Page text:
ENGLEWOOD, Colo. (AP) – The Broncos’ narrow path to the playoffs grew even more precarious Friday when their leading tackler and top two tight ends were ruled out for this weekend’s game against the Chiefs.
The Broncos (8-6) could see their playoff hopes evaporate with a loss to the Chiefs (10-4) on Christmas night.
Winning at Arrowhead Stadium will be harder for the defending champs without safety T.J. Ward, who leads Denver with 87 tackles, and tight ends A.J. Derby and Virgil Green, all of whom sustained concussions against the Patriots last week.
Also, defensive end Derek Wolfe is questionable after missing practice all week with a neck injury and an illness.
Down to just second-year tight end Jeff Heuerman, the Broncos promoted Henry Krieger-Coble from their practice squad Friday and waived No. 3 quarterback Austin Davis.
Rookies Will Parks and Justin Simmons will replace Ward.
“Throughout the weeks Will and I are always in there in base anyways to get the certain looks just in case we have to be thrown into the fire,” Simmons said.
Safety Darian Stewart said the defensive schemes won’t change and he has faith in the rookies, “but I think that we just need to still be aggressive and be ready to play. It’s still a conference game.”
And a must-win.
The Broncos have historically had a hard time winning in December in Kansas City, where they’re 3-16.
What holds true in the world of financial investment – past performance is no guarantee of future results – goes for football, too.
They’ve lost three of their last four and their last two opponents, K.C. and Oakland, are a combined 21-7. But the Broncos believe they can salvage their season and roar into the playoffs as a menacing wild-card.
“We’ve got two winnable games,” Pro Bowl cornerback Chris Harris Jr. said. “I just know this is the game we’ve got to put it all in and go get a win.”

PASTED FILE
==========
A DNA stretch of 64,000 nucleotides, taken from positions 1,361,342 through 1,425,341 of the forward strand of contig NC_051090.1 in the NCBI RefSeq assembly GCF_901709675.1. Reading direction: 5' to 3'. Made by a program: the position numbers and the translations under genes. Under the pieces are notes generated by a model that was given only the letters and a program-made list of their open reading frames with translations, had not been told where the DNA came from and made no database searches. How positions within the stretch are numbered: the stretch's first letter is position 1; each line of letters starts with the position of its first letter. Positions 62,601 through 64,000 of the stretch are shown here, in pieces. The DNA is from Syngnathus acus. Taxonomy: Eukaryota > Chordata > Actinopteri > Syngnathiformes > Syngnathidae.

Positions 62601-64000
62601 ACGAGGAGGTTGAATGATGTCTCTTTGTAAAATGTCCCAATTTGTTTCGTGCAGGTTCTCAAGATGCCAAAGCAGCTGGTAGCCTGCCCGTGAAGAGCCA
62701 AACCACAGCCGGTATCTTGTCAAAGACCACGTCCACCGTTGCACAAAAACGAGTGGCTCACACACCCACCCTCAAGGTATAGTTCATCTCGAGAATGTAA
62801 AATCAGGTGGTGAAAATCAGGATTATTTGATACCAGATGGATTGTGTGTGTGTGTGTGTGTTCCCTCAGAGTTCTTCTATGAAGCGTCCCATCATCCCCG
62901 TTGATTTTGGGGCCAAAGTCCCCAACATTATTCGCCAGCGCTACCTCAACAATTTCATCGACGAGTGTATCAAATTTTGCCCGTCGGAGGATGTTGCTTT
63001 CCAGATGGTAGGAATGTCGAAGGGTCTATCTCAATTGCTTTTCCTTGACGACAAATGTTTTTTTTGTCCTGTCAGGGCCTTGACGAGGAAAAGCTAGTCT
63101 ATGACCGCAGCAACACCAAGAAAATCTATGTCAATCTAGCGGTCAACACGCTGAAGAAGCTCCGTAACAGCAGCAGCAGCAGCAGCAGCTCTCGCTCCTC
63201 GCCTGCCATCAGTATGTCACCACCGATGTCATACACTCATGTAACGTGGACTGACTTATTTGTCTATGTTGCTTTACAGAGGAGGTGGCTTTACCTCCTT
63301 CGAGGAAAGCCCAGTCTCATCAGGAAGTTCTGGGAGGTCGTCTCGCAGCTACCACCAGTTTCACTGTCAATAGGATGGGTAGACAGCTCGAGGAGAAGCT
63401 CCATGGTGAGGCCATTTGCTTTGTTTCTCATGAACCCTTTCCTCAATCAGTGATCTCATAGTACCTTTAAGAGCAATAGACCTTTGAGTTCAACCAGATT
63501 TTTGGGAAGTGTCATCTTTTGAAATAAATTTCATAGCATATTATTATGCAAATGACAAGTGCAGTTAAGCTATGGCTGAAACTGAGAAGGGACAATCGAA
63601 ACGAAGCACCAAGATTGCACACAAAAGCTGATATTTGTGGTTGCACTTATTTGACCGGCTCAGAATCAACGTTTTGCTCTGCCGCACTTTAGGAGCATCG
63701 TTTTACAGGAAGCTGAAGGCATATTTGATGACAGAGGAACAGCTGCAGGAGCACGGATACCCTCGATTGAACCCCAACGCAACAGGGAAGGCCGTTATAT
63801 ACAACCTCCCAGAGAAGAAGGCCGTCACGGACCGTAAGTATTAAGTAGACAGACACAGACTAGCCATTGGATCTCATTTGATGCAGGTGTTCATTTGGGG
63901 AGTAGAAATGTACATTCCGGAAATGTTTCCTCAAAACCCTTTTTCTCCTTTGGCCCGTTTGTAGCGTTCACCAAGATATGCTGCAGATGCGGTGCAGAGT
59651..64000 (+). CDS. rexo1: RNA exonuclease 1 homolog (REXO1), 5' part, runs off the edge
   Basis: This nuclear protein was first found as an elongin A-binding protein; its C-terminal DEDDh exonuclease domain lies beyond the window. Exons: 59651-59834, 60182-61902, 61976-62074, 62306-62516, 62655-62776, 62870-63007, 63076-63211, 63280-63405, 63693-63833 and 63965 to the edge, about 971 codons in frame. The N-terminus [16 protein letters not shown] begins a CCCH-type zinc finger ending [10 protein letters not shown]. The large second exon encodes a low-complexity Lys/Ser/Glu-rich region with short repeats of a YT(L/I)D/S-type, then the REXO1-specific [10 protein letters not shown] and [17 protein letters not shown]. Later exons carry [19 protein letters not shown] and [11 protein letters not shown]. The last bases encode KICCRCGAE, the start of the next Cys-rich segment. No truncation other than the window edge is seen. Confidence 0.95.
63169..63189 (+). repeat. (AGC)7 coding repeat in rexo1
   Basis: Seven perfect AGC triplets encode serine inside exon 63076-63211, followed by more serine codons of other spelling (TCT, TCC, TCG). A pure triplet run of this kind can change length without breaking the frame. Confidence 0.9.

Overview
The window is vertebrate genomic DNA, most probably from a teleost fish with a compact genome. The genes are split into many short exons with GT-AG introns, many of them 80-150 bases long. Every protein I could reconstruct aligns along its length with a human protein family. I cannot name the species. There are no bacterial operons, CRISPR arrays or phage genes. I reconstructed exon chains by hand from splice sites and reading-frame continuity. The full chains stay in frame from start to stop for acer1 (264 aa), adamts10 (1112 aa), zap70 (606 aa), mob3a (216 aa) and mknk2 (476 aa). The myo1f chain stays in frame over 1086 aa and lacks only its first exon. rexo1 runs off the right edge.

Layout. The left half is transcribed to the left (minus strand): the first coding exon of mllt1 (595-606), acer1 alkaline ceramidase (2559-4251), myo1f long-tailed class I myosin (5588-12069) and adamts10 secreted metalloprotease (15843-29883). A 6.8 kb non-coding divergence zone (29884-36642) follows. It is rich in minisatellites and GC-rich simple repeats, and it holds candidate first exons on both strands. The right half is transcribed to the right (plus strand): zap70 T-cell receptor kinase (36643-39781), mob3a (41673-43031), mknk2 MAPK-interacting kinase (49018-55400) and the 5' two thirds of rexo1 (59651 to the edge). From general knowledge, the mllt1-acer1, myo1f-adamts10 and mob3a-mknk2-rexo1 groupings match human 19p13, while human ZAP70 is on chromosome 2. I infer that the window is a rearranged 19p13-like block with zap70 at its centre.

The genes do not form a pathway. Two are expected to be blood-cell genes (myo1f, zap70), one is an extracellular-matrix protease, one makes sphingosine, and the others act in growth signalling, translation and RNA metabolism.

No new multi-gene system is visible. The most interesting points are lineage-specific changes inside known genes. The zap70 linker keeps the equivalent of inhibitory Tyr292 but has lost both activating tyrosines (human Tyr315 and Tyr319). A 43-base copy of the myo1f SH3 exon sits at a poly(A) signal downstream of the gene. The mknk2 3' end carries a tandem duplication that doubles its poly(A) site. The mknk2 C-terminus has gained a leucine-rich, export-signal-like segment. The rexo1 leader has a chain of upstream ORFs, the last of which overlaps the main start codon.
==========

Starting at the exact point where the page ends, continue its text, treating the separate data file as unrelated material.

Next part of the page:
Another loss to the Chiefs, who won 30-27 in overtime last month in Denver, could erase the defending champs from the playoff picture and hand GM John Elway, the architect of two Super Bowl trips in the last three years, his first non-playoff season since he took over in 2011.
The Broncos find themselves in this spot primarily because of an inadequate offensive line that’s had first-year starting quarterback Trevor Siemianconstantly on the run and left banged-up running backs on the ground.
While Denver’s run defense isn’t what it was last season, the Broncos’ pass defense is even better than it was during their Super Bowl 50 run by several measures.
With the help of an NFL-high 40 sacks, the Broncos lead the league in pass defense and passer rating allowed (67.5). They’re holding opponents to a league-low 53.8 percent completion rate with just 10 touchdowns and 12 interceptions.
Only two of their losses came down to letdowns on defense, against Kansas City and Oakland, which rolled over the Broncos 30-20 last month.
The Broncos held Alex Smith and the Chiefs to an average of just 12 yards on their first dozen possessions in Denver on Nov. 27 only to surrender scores on Kansas City’s final three drives.
That, combined with cornerback Aqib Talib’s shouting down of Russell Okung when the left tackle tried to address the team in the aftermath of a loss to New England last week, has the defense primed to make good in the rematch.
Making that task tougher are the injuries, including Brandon Marshall’s pulled hamstring that will sideline the inside linebacker for the third consecutive week. Corey Nelson, who has had 23 tackles since replacing Marshall, including a career-high 13 last week, will again start in his place.
Heuerman, a third-round pick out of Ohio State in 2015 who missed his rookie season with a knee injury and has been plagued by ankle and hamstring injuries this year, has four catches for 88 yards this season, including two for 40 last week.
“There are always moments in guys’ careers where they get opportunities and they don’t ever give it back. Hopefully this is one of those moments for him,” coach Gary Kubiak said.
By ARNIE STAPLETON, AP Pro Football Writer
(© Copyright 2016 The Associated Press. All Rights Reserved. This material may not be published, broadcast, rewritten or redistributed.)